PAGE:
Loyalty programs are in the spotlight thanks in no small part to mobile. Brand loyalty is on the decline for a variety of reasons, but retailers are rediscovering the power of a good loyalty program, now paired with a mobile application.
When Apple first introduced Apple Pay, the platform lacked the ability to integrate store loyalty programs, which was cited as one of its largest drawbacks. The speed at which Apple fixed this—retailers can now integrate loyalty into the platform—says a lot about the kind of feedback it received from large retailers, i.e. potential Apple Pay partners.
Kohl's boasts one of the most robust loyalty programs in retail, with nearly 30 million members. It was one of the first to integrate its private label credit card into Apple Pay, a coup for both entities.
Even Walmart, which once eschewed loyalty programs as costly with little measurable ROI, has changed its tune now that mobile technology can offer a low-cost platform on which to operate it. The retailer's Savings Catcher program has given Walmart its first loyalty program, and helped popularize Walmart's app. At the company's annual shareholder meeting last month, executives were singing its praises.
I recently attended a conference at Northwestern University. It was an intimate group of retailers, technology experts, marketers, data analysts and academics, sponsored by the Retail Analytics Council. The subject of loyalty, labeled as a problem, came up in discussion and was left to be mulled over.
It's especially a problem when it comes to luring younger shoppers, but it may also be one of the best solutions in solving the riddle of how to win with millennials.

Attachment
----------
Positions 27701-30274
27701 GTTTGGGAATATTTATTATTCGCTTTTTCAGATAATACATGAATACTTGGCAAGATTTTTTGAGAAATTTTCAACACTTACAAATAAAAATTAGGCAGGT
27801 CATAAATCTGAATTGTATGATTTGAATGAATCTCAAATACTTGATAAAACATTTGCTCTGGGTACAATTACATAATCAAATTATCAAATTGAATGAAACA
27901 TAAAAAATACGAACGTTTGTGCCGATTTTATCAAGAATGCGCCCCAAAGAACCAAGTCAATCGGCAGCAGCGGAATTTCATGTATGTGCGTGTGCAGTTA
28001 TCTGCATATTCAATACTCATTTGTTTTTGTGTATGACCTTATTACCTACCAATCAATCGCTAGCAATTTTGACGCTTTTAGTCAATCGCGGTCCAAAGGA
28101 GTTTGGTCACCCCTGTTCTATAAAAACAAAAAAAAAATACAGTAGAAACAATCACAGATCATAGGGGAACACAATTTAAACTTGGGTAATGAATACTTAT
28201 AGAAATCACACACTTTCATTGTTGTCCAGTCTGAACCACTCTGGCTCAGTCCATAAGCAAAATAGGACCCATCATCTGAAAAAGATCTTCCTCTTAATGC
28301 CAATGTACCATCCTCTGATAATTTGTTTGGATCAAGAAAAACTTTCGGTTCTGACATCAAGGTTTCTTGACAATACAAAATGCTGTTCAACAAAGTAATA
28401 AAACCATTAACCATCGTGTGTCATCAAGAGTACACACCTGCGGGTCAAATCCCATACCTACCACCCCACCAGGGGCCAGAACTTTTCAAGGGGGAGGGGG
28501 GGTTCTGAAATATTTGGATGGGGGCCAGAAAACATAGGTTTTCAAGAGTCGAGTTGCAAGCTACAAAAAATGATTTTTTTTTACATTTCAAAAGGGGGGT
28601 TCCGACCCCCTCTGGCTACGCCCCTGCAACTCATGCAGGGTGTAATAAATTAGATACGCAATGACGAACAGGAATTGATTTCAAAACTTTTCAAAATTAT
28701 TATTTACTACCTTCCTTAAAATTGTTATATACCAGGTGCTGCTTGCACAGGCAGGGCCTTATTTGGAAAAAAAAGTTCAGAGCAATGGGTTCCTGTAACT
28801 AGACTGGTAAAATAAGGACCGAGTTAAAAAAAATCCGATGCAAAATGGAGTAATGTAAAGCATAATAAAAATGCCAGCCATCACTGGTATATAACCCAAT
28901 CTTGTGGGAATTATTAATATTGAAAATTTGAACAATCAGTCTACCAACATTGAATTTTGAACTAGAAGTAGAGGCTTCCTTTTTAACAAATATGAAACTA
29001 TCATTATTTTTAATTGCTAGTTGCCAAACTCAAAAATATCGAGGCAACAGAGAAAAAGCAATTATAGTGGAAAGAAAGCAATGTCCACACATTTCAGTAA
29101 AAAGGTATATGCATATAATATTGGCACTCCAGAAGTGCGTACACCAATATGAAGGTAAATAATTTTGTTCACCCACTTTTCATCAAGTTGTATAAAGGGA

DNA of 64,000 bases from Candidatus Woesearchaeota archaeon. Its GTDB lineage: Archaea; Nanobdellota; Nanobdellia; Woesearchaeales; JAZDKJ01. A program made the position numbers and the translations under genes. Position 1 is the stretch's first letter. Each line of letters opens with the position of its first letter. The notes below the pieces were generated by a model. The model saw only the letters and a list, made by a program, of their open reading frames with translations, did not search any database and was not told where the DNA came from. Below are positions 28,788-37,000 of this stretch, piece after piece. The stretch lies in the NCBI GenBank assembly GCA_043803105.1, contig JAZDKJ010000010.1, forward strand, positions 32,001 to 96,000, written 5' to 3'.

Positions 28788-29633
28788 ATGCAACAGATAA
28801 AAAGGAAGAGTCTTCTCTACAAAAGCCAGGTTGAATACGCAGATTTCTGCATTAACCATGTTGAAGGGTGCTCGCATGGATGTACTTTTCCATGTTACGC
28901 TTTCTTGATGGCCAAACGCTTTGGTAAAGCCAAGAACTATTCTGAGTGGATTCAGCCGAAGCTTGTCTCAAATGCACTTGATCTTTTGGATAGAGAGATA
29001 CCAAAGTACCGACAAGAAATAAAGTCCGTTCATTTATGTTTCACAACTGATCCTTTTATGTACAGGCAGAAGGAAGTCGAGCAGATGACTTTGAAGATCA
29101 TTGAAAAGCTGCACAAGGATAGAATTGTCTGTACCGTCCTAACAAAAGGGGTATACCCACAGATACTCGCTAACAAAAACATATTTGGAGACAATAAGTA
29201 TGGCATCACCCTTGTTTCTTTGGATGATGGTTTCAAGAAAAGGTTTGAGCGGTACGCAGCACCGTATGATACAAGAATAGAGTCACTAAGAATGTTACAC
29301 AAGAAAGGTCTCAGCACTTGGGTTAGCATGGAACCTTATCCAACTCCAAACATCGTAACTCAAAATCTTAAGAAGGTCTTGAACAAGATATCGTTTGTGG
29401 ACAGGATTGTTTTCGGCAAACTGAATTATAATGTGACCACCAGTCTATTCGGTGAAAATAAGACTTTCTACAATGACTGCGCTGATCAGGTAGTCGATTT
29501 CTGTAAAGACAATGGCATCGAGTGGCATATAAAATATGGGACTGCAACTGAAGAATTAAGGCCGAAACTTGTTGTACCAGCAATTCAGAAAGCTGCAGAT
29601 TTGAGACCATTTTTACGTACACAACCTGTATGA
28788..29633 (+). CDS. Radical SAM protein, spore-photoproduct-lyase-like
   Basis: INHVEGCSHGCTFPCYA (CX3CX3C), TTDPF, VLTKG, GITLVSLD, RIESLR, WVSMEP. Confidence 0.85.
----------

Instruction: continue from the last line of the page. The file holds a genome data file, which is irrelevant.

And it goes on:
Brand loyalty is lower for millennials and higher with older demographics, according to one RAC presenter, who noted a strong long-term effect of point accumulation on mobile devices and purchase behavior. He found a direct correlation between app use, loyalty rewards and spending patterns.
The longer a consumer uses the app, the more they spend. The longer they go without using the app, the less they spend.
There are different kinds of benefits offering different results. Soft benefits—such as earned status—can influence a measurable number of shoppers to change behavior and increase spend. Elite status members can actually help in customer acquisition, leading analysts to estimate that loyalty status can be more powerful than social media referrals.
This is true of millennials, that hard-to-market-to group. Earning points and rewards and advocating for a favorite brand is something this group will participate in, especially when able to do so on a smartphone.
Millennials are even willing to pay for a membership to a fee-based loyalty program. This stunning fact is from LoyaltyOne, which surveyed more than 1,000 U.S. consumers between ages 18 and 34. This from a group that won't pay for music.
Loyalty may be an ambiguous thing, but it's also a great opportunity for retailers and brands. The technology (mobile) has finally caught up to the audience. -Laura